by Roger Firestien
The classic view of creativity is that an idea comes to us after we have been working on a problem for a long time, have made little or no progress and then we step away from the problem and INCUBATE. After a period of incubation – a time when you are not consciously working on the problem. Eureka. The idea hits you!
Incubation, by definition means, the process of incubating eggs, cells, bacteria or even a disease. In creative problem solving it means something else entirely. It means you are your most creative when you are not consciously working on your problem. Or maybe you are doing something else that your mind can pay attention to in an almost automatic or routine way. You could be on a run, working out, relaxing in a lounger, but you aren’t concentrating on any one particular task. You might even be in the shower. Then the solution to your problem hits you right in the face. Then you begin to wonder why you didn’t think of it sooner. Chances are, you were over-thinking the problem.
When your brain is at rest or you do not feel psychologically threatened you are at your most creative. Some think it is because when your brain has been uninterrupted, it gives it time to refresh itself. You can spend too much time exploring solutions, focusing on the problem, looking at it from different angles. Your brain becomes overloaded with possibilities, complications, and the twisting and turning actually hinder your creative process.
Over thinking serves as a roadblock to letting your brain work out the problem. This is the time for you to walk away. I mean, literally walk away. Talk a walk, don’t think, but look around you. Empty your mind and put all those problems behind you. Think of it as a mini vacation. Do something else…give it a rest. To some of you this may seem like a time waster and a little bit new age. What it is really going on is that you are recharging your most valuable asset, your brain. It needs time to unjumble itself. After your incubation period you will be surprised that the ideas start to flow almost non-endingly.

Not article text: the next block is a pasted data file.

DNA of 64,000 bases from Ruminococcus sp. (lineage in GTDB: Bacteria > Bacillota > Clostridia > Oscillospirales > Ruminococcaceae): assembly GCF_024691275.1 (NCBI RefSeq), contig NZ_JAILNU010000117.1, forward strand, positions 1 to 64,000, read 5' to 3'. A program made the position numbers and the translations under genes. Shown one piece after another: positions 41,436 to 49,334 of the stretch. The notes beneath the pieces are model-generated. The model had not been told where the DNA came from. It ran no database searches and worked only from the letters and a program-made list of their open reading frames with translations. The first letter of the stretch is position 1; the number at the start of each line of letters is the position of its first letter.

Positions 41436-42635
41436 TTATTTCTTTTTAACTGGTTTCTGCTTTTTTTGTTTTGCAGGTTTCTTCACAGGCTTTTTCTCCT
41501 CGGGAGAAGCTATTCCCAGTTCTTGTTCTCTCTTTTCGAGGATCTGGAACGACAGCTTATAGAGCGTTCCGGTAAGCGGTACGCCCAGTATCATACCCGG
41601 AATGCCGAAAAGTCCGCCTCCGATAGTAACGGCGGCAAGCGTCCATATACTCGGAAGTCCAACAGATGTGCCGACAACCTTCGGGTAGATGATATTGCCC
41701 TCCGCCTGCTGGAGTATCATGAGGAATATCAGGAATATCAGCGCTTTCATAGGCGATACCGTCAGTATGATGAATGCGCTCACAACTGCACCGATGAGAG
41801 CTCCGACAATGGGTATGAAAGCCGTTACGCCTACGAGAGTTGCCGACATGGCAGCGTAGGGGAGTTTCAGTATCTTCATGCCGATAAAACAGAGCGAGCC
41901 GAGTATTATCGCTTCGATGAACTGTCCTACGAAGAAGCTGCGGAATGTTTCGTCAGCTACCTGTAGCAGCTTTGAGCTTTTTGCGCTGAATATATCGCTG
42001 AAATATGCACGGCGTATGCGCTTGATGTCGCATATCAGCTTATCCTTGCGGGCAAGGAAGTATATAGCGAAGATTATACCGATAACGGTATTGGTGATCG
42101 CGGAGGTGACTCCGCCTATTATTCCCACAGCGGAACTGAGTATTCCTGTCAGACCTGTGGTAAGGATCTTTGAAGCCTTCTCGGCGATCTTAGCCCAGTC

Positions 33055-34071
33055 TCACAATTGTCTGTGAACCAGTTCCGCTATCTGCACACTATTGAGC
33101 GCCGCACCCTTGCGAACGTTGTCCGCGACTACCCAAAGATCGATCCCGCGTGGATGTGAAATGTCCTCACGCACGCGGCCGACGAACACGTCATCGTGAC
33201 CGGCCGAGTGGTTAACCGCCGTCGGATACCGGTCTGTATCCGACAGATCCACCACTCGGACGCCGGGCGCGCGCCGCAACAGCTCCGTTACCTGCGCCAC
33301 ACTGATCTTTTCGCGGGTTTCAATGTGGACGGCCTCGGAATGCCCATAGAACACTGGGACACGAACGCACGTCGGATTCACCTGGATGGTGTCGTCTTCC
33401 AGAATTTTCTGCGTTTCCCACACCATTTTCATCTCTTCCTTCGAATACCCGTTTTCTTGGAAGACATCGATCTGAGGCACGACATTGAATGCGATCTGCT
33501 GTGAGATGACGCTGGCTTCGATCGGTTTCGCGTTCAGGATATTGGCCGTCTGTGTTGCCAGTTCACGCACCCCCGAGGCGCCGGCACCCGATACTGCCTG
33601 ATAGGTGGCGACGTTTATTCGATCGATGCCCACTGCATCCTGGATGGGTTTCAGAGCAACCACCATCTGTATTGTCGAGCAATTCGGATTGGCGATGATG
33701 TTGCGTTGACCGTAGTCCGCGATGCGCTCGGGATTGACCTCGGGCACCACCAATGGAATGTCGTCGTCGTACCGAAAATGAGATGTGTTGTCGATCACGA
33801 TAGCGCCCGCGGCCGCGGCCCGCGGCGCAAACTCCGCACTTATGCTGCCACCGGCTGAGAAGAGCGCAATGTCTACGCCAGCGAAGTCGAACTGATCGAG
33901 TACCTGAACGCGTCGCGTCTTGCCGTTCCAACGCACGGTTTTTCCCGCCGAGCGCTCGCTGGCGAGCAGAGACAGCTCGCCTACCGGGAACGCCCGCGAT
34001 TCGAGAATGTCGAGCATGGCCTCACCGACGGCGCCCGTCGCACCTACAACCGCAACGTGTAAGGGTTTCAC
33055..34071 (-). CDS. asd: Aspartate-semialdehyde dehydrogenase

The incubation period can happen at any point in the #creativeproblemsolving process. In a particularly long or complicated Creative Problem Solving session, let everyone break often to process the information. You and your team will come back recharged, often with new ideas or more novel ones. Sometimes it is best to give instructions on how to incubate; which is to not think of the problem but pay attention to something else. That’s the reason for the walk. Some people have never tried to turn off their brain and the idea may seem strange. But encourage them to try it. They may be surprised by the results. I mean, real workable solutions that provide results… and you can shampoo your hair at the same time.